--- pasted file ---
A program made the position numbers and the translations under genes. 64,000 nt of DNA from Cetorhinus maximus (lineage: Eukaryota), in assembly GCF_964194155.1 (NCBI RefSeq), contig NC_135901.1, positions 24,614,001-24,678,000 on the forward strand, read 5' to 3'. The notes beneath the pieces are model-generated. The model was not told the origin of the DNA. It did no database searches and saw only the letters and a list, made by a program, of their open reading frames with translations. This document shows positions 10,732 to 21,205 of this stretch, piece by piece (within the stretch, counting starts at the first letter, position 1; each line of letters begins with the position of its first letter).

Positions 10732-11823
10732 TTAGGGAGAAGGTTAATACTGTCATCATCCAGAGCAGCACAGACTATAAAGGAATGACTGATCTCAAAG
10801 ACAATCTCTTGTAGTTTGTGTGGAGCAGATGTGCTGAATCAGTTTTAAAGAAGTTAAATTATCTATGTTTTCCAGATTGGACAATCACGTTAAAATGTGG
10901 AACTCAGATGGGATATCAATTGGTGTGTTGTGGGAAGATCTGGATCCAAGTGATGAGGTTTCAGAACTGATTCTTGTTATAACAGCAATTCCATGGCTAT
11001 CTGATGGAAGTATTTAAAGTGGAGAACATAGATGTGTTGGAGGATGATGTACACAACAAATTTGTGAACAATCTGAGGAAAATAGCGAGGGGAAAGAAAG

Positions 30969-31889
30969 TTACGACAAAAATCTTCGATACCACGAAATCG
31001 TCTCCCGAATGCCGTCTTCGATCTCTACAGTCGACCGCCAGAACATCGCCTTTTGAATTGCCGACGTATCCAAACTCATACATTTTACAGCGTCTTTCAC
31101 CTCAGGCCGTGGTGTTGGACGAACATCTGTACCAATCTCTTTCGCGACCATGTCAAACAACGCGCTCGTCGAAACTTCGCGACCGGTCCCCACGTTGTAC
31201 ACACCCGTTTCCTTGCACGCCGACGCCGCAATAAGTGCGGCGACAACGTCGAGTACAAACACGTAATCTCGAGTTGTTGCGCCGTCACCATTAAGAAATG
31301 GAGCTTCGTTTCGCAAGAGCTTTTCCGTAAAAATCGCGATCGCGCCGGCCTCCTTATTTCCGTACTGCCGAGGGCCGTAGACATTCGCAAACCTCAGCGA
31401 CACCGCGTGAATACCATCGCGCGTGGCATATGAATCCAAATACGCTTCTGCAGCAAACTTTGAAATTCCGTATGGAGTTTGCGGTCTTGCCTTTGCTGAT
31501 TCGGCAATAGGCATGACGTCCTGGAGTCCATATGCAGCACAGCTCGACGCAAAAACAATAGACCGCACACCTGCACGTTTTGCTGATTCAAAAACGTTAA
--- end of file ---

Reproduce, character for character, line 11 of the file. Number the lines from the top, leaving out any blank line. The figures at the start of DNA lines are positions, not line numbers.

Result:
31201 ACACCCGTTTCCTTGCACGCCGACGCCGCAATAAGTGCGGCGACAACGTCGAGTACAAACACGTAATCTCGAGTTGTTGCGCCGTCACCATTAAGAAATG